How and where to shop in France for your new French home: our tips on making your new home beautiful
I can still remember the feeling of glee when I finally held the keys to my first French home in my hand: a real feeling of “wow, I have done it!” Quite often a property sale in France may include some of the furniture and contents, but whether that is the case or not, it is great fun to start sourcing your own furnishings, whether you are looking for large items such as beds and sofas or simply accessories and knick-knacks.
So where do you start to look for homewares? Major towns usually have large shopping outlets on the outskirts and there is always IKEA, which we have found to be excellent for larger items and kitchens (their kitchens are excellent quality). Having furnished two French homes now, I have a few great tips for where to look for bargain and quality furniture and smaller items:
Centrakor is good for all household and garden goods. We got a couple of superb parasols from here at great prices.
A little more upmarket is Maisons du Monde, a little like John Lewis and great for china and tableware.
If you see signs saying “brocante” or “trocante”, follow them! These are usually warehouses with second-hand furniture for sale, often at knock down prices.
Before you commit yourself to totally kitting out your home from actual shops however, take full advantage of the many car boot sales, second hand shops and antique shops. “Vide greniers” (literally “attic sales”) are incredibly popular in France and it is often possible to find some true bargains. We have two large table lamps with shades which we bought for just €5 each recently in a local vide grenier. Not only can you often strike lucky with finding some good items but it is fun to browse around the stalls. Be brave about haggling; sellers expect to have their suggested prices bargained with!
If you see signs saying “brocante” or “trocante”, follow them! These are usually warehouses with second-hand furniture for sale, often at knock down prices. Many older French homes which have been sold will have had large wardrobes and chests of drawers, reminiscent of a bygone age, which can be found in these places. Don’t be put off by dark wood! My husband painted a lovely chest of drawers and a free-standing wardrobe in cream paint which totally transformed them.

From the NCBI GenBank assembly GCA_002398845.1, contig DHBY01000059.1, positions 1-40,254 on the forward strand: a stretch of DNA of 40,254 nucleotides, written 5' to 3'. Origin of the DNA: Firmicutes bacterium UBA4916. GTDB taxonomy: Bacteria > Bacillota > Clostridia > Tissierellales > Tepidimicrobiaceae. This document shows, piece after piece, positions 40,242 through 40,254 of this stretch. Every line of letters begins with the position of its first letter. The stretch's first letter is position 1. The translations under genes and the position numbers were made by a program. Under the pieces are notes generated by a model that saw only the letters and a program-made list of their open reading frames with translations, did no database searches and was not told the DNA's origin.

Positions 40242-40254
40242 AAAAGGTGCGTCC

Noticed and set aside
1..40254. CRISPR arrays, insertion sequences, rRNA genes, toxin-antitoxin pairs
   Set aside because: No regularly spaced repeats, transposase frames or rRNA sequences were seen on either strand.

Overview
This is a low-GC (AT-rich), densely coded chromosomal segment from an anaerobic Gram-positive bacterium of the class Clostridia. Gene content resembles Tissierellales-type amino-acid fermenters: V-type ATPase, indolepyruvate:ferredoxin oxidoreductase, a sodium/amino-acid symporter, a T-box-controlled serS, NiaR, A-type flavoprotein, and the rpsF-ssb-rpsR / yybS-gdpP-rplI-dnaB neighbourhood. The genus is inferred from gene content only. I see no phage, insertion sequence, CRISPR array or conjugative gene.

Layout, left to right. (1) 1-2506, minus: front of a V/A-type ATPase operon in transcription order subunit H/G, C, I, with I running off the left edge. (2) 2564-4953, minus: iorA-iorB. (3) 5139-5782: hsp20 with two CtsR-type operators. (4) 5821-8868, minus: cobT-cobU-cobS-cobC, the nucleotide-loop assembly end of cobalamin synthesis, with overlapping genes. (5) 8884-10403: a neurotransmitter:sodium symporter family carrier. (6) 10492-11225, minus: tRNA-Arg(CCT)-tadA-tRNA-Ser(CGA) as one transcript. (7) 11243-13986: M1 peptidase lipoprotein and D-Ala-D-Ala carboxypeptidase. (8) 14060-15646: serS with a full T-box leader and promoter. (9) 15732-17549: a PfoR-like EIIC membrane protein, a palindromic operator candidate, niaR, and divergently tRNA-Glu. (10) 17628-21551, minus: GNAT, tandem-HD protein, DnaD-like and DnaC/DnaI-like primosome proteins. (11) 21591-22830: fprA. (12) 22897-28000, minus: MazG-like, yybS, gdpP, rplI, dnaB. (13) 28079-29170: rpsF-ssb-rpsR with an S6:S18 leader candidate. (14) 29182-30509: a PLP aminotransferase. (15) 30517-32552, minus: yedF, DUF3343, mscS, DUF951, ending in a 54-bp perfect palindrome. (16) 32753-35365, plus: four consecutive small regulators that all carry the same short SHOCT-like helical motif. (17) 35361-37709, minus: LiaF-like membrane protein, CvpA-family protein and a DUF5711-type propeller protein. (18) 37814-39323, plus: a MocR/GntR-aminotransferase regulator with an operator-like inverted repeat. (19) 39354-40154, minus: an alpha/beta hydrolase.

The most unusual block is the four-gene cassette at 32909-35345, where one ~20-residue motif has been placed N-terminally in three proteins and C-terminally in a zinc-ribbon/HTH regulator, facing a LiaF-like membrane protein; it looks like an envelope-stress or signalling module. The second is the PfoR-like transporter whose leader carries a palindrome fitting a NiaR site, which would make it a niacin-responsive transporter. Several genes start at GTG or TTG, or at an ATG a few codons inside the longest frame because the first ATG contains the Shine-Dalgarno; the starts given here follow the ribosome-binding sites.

Shopping for your new French home should be a real adventure! The style may be completely different from your English one, so keep an open mind on how to furnish in France.
Carpets are far less common in France. Many older homes will have retained their wonderful original flooring in which case all you will need is a few attractive rugs. As for floor coverings, think about large tiles or solid wood, again usually found in edge of town shops such as Union Materiaux and Weldom. Le Bon Coin is very popular in France too, a little like Ebay, you can find everything on here from homewares to cars.
Paint can be expensive in France and is not the best quality either. We have found the UK Paint Depot to be one of the best. You can buy paint online and have it sent to you. The quality is good and they will match any colour from most known makes of paint.
Shopping for your new French home should be a real adventure. Remember that the style of your new home may be completely different from your English one and so you need to keep an open mind on how to furnish in France. Interestingly many French people look up to us British people as they feel “le style anglais” is far more glamorous than the French style. Maybe it works the other way around also!
If you are ready to buy a home in France, Property Guides will be at Your Overseas Home. It’s a new style of overseas property show, where those serious about buying can get detailed information and introductions to trusted French lawyers, agents and currency providers. Click here to apply for FREE tickets.
The France Buying Guide walks you step-by-step through each stage of the property buying process in France. Additionally, there are also practical recommendations from our experts who have been through the process themselves. The guide will help you to: